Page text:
You may be right that children's English is not itself the best input for children learning English, but CHILDES includes many transcripts from in-depth longitudinal studies of acquisition, and these include both what the children say, and what is said to them. Indeed, in many transcripts the majority of words spoken come from adults and are directed to children. There is also a great deal of research based on this data showing that the words and grammatical constructions which children learn are in many (but not all) respects highly correlated with the frequency with these occur in the spoken input that the children hear. So, CHILDES might be more relevant than you think.
2011/3/10 Nathan Hu <nathan3dvrlab at gmail.com>
> Dear Grzegorz,
> Thank you for your help.
> However, the children's English is different from English for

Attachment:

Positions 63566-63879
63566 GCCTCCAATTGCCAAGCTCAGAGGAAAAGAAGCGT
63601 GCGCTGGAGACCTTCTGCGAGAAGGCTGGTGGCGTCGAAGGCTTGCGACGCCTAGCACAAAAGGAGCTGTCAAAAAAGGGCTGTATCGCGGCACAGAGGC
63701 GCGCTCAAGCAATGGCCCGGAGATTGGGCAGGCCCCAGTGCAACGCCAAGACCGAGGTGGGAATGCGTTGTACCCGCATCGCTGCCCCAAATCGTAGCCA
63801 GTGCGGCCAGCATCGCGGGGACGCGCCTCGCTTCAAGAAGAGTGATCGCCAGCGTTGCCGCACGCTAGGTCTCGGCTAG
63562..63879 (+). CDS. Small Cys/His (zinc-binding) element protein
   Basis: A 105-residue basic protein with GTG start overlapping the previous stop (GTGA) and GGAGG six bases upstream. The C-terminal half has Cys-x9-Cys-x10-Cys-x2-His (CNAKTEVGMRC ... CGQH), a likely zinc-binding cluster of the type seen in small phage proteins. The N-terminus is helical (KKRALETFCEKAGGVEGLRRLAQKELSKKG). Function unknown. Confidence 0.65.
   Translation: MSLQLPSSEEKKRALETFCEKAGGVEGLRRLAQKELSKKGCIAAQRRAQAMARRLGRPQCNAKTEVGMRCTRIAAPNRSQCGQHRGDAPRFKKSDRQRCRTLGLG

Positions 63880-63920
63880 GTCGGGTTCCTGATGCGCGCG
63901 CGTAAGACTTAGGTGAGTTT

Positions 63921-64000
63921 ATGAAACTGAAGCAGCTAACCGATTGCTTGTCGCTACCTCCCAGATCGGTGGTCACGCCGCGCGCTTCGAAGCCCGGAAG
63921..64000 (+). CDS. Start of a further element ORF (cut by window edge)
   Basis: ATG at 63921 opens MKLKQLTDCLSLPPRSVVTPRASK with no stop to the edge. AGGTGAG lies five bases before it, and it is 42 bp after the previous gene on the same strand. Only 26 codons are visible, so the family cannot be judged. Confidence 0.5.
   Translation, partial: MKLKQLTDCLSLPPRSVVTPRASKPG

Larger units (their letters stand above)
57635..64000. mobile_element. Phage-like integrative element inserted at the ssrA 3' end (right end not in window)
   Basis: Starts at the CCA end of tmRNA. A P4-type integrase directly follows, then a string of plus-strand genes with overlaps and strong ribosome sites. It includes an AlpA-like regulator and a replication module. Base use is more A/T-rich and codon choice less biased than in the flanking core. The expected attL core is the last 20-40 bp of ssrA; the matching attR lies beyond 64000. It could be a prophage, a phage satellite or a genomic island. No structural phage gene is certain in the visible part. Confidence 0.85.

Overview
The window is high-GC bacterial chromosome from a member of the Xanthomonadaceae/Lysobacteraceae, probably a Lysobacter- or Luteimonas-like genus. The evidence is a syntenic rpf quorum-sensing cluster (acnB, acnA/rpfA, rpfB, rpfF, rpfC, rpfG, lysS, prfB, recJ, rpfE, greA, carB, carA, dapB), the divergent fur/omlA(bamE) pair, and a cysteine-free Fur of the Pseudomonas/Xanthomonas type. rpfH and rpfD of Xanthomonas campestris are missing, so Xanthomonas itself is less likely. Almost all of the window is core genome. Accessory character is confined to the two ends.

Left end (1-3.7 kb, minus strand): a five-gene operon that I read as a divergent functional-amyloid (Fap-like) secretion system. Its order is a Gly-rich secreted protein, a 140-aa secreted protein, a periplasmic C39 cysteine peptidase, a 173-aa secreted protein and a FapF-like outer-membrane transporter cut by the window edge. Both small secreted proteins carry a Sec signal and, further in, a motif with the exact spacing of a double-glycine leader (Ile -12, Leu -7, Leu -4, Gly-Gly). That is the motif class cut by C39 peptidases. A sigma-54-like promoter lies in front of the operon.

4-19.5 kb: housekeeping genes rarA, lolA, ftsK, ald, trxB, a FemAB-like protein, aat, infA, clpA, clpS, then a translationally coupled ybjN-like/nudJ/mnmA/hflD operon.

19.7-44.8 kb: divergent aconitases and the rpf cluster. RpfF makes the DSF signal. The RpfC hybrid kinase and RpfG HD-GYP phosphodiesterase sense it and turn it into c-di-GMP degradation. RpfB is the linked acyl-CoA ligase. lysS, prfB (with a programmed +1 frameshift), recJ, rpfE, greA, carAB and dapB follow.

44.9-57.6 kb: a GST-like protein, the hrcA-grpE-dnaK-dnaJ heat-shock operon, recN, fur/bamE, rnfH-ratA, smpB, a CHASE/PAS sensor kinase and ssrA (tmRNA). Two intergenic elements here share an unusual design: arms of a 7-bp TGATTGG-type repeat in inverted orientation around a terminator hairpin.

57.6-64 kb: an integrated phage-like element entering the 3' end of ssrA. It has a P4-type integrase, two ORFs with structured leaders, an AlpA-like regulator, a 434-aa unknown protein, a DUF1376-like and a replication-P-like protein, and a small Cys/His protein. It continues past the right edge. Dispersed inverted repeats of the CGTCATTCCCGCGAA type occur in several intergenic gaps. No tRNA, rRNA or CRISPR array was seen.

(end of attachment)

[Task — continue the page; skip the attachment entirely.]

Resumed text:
> children. Children's English does not easily to learn.
> 2011/3/10 Grzegorz Chrupała <gchrupala at lsv.uni-saarland.de>
> Dear Nathan,
>> The CHILDES database contains transcript of conversations between
>> young children and their playmates and caretakers in a number of
>> languages: http://childes.psy.cmu.edu/data/ . It is spoken rather than
>> written language but may still suit your needs.
>> On Wed, Mar 9, 2011 at 23:31, Nathan Hu <nathan3dvrlab at gmail.com> wrote:
>> > Hi All,
>> > In my research, I believe the automated learning system need to start
>> > simple text like human child.
>> > Where can I find a large simple English corpus such as stories for
>> > Thank you.
>> > Nathan
>> > _______________________________________________
>> > Corpora mailing list
>> > Corpora at uib.no
>> > http://mailman.uib.no/listinfo/corpora
> Corpora mailing list
> Corpora at uib.no
-------------- next part -------------- A non-text attachment was scrubbed... Name: not available Type: text/html Size: 3136 bytes Desc: not available URL: <http://www.uib.no/mailman/public/corpora/attachments/20110310/3c511080/attachment.txt>